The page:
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  1. #1
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    MembersZone Subscriber mcaldwell's Avatar
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    If you search you will find lots of discussion on this.

    Most RIT teams work hoseless, unless the fire conditions dictate otherwise (i.e. flashover or other rapid development isolated the teams). The idea is quick location, air supply, and rescue as soon as possible. A hose line will usually only slow you down.

    The rope is the standard anchor tool of the RIT/FAST team.
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    MembersZone Subscriber JohnVBFD's Avatar
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    Quote Originally Posted by mcaldwell View Post
    If you search you will find lots of discussion on this.

    Most RIT teams work hoseless, unless the fire conditions dictate otherwise (i.e. flashover or other rapid development isolated the teams). The idea is quick location, air supply, and rescue as soon as possible. A hose line will usually only slow you down.

    The rope is the standard anchor tool of the RIT/FAST team.
    Agreed.

    I would only differ with the rope. In our bread and butter single family or apartment type fires, I personally would not take the rope.

    The rope should be considered mandatory for these larger McMansions and any commercial type of occupancy.

    I am also against seeing some of these FAST teams trying to drag in too much stuff. Yes there should be a FAST staging area. However, air supply and life status is first and foremost. Move in quickly with air. Just getting that firefighter air and another firefighter presence will calm him down. Once they are calmed down you have a greater window of opportunity to safely remove him or her from the structure.

    Having said that, it is equally essential to ensure the other firefighters on the scene don't stop what they are doing and continue to extinguish the fire. For if that does not happen, you have no window of opportunity.
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    Forum Member Bones42's Avatar
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    FAST Search team brings in a rope and "air"...every time. Once they locate the downed FF(s), they can call for Rescue team to assist. All the rescue team needs to do is follow the rope.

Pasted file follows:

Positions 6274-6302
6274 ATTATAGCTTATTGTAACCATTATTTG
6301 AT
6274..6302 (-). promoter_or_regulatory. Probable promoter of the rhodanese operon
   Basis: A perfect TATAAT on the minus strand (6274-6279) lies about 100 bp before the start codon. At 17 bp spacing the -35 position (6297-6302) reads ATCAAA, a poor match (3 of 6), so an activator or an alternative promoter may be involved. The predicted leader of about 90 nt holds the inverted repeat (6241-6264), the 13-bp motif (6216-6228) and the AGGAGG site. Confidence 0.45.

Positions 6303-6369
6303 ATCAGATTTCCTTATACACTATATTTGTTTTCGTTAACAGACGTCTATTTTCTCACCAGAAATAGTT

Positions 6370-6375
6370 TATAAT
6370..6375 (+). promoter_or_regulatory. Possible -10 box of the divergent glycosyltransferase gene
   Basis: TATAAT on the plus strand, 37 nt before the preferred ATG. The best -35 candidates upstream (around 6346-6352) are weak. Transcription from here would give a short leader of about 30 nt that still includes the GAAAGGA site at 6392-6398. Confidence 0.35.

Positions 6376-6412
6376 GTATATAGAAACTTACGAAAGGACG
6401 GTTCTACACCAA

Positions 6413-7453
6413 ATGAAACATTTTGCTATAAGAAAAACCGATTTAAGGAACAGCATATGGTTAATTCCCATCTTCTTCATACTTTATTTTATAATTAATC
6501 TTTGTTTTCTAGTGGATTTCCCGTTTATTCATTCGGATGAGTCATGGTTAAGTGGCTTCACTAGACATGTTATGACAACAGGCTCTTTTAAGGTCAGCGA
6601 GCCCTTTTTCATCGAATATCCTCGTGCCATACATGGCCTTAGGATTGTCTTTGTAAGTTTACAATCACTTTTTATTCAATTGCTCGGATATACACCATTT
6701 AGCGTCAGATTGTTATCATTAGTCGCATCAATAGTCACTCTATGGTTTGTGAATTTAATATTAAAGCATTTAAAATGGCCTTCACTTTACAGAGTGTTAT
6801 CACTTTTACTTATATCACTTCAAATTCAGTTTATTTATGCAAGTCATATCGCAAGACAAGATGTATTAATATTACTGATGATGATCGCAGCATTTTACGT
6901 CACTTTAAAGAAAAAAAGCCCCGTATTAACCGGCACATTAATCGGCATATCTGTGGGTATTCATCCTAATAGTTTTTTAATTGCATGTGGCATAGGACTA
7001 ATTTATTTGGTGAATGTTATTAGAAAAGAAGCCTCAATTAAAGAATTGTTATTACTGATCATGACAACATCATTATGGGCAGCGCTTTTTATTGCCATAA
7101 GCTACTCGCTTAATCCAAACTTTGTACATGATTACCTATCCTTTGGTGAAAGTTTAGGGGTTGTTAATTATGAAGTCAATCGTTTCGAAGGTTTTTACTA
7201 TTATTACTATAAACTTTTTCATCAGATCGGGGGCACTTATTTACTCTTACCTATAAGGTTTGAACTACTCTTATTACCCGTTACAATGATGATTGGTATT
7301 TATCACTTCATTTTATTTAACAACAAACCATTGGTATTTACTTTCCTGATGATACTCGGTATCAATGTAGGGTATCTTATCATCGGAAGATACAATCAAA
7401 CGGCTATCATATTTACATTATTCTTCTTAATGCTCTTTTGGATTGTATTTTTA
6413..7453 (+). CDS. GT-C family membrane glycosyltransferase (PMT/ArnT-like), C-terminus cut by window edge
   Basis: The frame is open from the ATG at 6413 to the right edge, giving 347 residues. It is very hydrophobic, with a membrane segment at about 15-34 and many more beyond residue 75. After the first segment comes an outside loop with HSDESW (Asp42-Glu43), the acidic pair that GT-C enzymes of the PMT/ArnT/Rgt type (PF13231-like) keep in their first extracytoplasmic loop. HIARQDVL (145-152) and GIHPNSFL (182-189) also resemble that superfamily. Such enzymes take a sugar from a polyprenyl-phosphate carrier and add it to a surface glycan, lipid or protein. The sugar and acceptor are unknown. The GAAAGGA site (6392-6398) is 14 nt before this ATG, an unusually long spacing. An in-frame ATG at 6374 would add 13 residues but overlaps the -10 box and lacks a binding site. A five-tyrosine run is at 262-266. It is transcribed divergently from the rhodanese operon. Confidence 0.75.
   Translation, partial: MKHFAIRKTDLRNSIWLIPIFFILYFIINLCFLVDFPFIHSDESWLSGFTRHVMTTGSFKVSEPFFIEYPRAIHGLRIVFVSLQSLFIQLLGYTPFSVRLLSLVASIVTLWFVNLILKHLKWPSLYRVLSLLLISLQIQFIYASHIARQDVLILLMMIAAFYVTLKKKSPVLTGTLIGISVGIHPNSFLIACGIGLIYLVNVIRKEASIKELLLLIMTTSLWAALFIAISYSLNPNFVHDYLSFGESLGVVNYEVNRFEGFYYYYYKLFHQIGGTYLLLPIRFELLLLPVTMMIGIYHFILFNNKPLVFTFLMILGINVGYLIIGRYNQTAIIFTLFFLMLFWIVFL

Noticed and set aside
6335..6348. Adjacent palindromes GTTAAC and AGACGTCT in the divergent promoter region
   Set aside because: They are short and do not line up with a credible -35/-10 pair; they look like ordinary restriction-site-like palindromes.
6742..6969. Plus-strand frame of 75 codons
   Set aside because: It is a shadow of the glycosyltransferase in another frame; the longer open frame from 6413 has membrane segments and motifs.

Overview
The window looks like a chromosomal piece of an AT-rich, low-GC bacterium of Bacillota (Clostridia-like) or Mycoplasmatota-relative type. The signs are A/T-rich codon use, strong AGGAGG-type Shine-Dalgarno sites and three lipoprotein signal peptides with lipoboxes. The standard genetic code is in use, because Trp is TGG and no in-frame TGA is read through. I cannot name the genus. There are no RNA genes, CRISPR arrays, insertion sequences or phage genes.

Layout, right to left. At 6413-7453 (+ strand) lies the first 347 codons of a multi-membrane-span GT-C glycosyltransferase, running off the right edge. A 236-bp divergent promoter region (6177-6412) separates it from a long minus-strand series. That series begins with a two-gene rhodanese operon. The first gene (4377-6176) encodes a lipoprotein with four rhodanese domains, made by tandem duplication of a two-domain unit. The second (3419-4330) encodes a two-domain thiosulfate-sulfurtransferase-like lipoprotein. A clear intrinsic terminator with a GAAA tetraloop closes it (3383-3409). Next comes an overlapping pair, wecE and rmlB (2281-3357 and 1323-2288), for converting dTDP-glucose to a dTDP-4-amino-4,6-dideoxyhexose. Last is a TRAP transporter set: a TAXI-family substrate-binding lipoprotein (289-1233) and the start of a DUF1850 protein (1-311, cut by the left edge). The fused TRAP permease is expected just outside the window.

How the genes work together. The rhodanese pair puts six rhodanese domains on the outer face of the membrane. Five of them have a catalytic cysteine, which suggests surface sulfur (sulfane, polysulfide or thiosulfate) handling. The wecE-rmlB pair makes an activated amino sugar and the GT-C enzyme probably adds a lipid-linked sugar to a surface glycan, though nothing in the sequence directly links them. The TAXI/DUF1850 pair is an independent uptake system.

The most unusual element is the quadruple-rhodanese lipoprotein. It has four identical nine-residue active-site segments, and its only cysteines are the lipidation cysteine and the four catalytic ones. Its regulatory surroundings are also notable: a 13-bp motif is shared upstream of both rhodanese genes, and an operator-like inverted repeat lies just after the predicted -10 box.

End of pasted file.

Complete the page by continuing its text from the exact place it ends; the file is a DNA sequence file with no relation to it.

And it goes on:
"This thread is being closed as it is off-topic and not related to the fire industry." - Isn't that what the Off Duty forum was for?

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    MembersZone Subscriber dday05's Avatar
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    Quote Originally Posted by DocVBFDE14 View Post
    Agreed.

    I would only differ with the rope. In our bread and butter single family or apartment type fires, I personally would not take the rope.

    The rope should be considered mandatory for these larger McMansions and any commercial type of occupancy.

    I am also against seeing some of these FAST teams trying to drag in too much stuff. Yes there should be a FAST staging area. However, air supply and life status is first and foremost. Move in quickly with air. Just getting that firefighter air and another firefighter presence will calm him down. Once they are calmed down you have a greater window of opportunity to safely remove him or her from the structure.

    Having said that, it is equally essential to ensure the other firefighters on the scene don't stop what they are doing and continue to extinguish the fire. For if that does not happen, you have no window of opportunity.